June 18th, 2019 - BioFrontiers Institute - Boulder, CO

This year's conference will feature an exciting array of speakers who approach data visualization from many perspectives:

Maria Nattestad - DNAnexus -> Google - CV (Keynote)


Data Visualization for Genomic Insights


We will explore the many purposes of visualizing data and evaluate these as they apply to genomics and scientific research in general. Using several case studies, we will dive into examples of how visualization is tricky to do well in genomics due to the complex data, but for that same reason, it is particularly powerful and necessary to show that complex data in an intuitive way. Visualization is an important tool to shift perspectives and achieve new insights, even from the same data. Our case studies will include seeing long-range structural variations line up with copy number variants to find a missing variant call that unlocks the history of an oncogene amplification. We will see that traditional genome browsers hide the best that long-read sequencing data has to offer. I will show you how I solved a painful problem I had encountered in my thesis research with accessible software and built a business from it. We will also look at patterns of visualization and how we can align the way software works with how people actually think about exploring data, shortening the time from question to answer. Finally, we look to the future for how data visualization can help us build a better future in bioinformatics.

Deanna Church - Inscripta Inc. - CV


Challenges in Exploring and Visualizing Mammalian Genomes


The past decade has seen great strides in exploring mammalian genomes. Despite these advances, significant challenges remain before we can fully realize the initial promises of the human genome project. A critical component of this challenge relates to how we represent and visualize genomic sequence and annotation. As novel techniques for perturbing and measuring these perturbations at the level of the single cell advance, we remain hampered by data representations that don’t represent the true complexity of mammalian biology. The decision to represent mammalian genomes as single haploid (typically mosaic haploid) representations was understandable when we had a limited understanding of variation. We now have a richer understanding of variation and are beginning to explore how chromatin structure and interactions can also influence biology. It is time to consider models that more fully represent this complexity. However, the implementation of these models will require new levels of data abstraction and representation. During this talk, we will explore some of these challenges and opportunities.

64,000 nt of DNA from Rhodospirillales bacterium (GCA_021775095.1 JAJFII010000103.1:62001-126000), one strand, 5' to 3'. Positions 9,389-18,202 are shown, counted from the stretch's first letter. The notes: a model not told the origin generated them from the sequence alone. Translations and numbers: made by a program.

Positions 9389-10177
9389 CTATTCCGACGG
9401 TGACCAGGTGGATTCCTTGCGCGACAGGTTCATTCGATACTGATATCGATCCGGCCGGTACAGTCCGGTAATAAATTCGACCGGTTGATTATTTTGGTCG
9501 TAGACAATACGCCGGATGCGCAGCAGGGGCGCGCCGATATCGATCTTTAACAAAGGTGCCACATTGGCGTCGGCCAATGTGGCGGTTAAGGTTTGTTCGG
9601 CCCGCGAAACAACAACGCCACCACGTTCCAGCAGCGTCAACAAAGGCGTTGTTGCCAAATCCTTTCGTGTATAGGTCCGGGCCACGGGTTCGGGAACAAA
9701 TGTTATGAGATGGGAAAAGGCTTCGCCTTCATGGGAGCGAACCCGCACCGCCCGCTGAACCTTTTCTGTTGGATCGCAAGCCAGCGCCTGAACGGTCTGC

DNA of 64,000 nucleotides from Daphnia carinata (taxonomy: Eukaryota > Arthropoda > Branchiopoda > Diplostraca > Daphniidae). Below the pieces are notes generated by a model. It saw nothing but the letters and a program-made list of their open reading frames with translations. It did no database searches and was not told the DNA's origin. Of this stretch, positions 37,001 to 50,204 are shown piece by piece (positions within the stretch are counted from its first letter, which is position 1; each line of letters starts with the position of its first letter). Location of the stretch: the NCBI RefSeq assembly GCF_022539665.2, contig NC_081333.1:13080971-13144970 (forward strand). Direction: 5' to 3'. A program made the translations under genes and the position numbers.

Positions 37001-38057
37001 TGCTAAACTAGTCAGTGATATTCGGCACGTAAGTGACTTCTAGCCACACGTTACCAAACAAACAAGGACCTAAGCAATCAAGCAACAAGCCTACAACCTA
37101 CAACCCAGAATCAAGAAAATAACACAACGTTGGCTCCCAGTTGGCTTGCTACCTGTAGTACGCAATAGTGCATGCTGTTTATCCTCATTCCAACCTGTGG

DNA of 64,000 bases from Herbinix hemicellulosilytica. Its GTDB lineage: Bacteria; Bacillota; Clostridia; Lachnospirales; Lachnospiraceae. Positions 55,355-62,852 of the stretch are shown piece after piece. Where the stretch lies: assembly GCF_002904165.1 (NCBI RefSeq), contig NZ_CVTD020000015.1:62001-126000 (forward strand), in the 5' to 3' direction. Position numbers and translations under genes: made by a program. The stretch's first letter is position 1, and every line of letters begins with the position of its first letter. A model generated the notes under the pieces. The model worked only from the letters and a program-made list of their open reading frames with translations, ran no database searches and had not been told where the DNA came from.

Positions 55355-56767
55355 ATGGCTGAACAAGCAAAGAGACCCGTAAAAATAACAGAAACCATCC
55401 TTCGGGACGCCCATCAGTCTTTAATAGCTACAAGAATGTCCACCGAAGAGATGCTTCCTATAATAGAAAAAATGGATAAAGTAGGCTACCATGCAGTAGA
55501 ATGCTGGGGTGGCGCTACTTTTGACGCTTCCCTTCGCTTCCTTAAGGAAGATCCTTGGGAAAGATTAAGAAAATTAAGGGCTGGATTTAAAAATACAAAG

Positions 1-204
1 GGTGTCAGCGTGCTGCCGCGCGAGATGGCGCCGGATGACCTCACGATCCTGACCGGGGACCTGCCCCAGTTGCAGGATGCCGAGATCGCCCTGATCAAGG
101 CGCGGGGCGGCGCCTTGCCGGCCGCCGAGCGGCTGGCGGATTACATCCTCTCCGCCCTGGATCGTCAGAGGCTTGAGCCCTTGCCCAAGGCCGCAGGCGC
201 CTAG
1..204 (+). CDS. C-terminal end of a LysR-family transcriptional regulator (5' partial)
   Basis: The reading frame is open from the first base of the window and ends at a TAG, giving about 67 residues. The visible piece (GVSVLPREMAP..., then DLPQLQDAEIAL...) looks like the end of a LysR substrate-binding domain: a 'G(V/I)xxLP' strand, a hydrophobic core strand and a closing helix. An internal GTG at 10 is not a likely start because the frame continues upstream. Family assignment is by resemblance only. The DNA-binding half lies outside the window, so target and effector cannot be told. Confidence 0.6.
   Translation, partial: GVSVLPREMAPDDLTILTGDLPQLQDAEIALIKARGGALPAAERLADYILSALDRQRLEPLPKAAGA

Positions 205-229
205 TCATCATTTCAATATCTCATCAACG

Ryan Layer - BioFrontiers Institute - CU Boulder - CV


SAMPLOT: Rapid Structural Variant Visualization for Short, Long, Linked, and Phased Reads


Structural variant (SV) detection remains a challenging problem. Biological and technical artifacts complicate our ability to differentiate signal from noise causing the accuracy of SV detection to remain worse than that for smaller variants. As a result, visualization has become a standard step in the SV validation process. Inspecting the raw alignment data, genome annotations, and the region surrounding a candidate SV can help remove false positives and confirm breakpoints and genotypes.

We created SAMPLOT to support rapid, focused visualization of SVs, that highlights the alignment signals that are hallmarks of SVs including sequence coverage, discordant paired-end reads, split reads, and alignment gaps. For each SV, SAMPLOT creates a subplot for each sample that includes a sample-specific coverage profile and alignments organized along the y-axis by “event size” (insert size for paired-end reads, gap size for split-reads). This organization creates distinct clusters of normal and discordant alignments. Discordant alignments are color-coded by the type of SV they support. SAMPLOT also supports the simultaneous visualization of:

  • short Illumina paired-end reads, long reads from PACBIO and Oxford Nanopore, and linked reads from 10X
  • phased BAMs with any number of haplotype assignments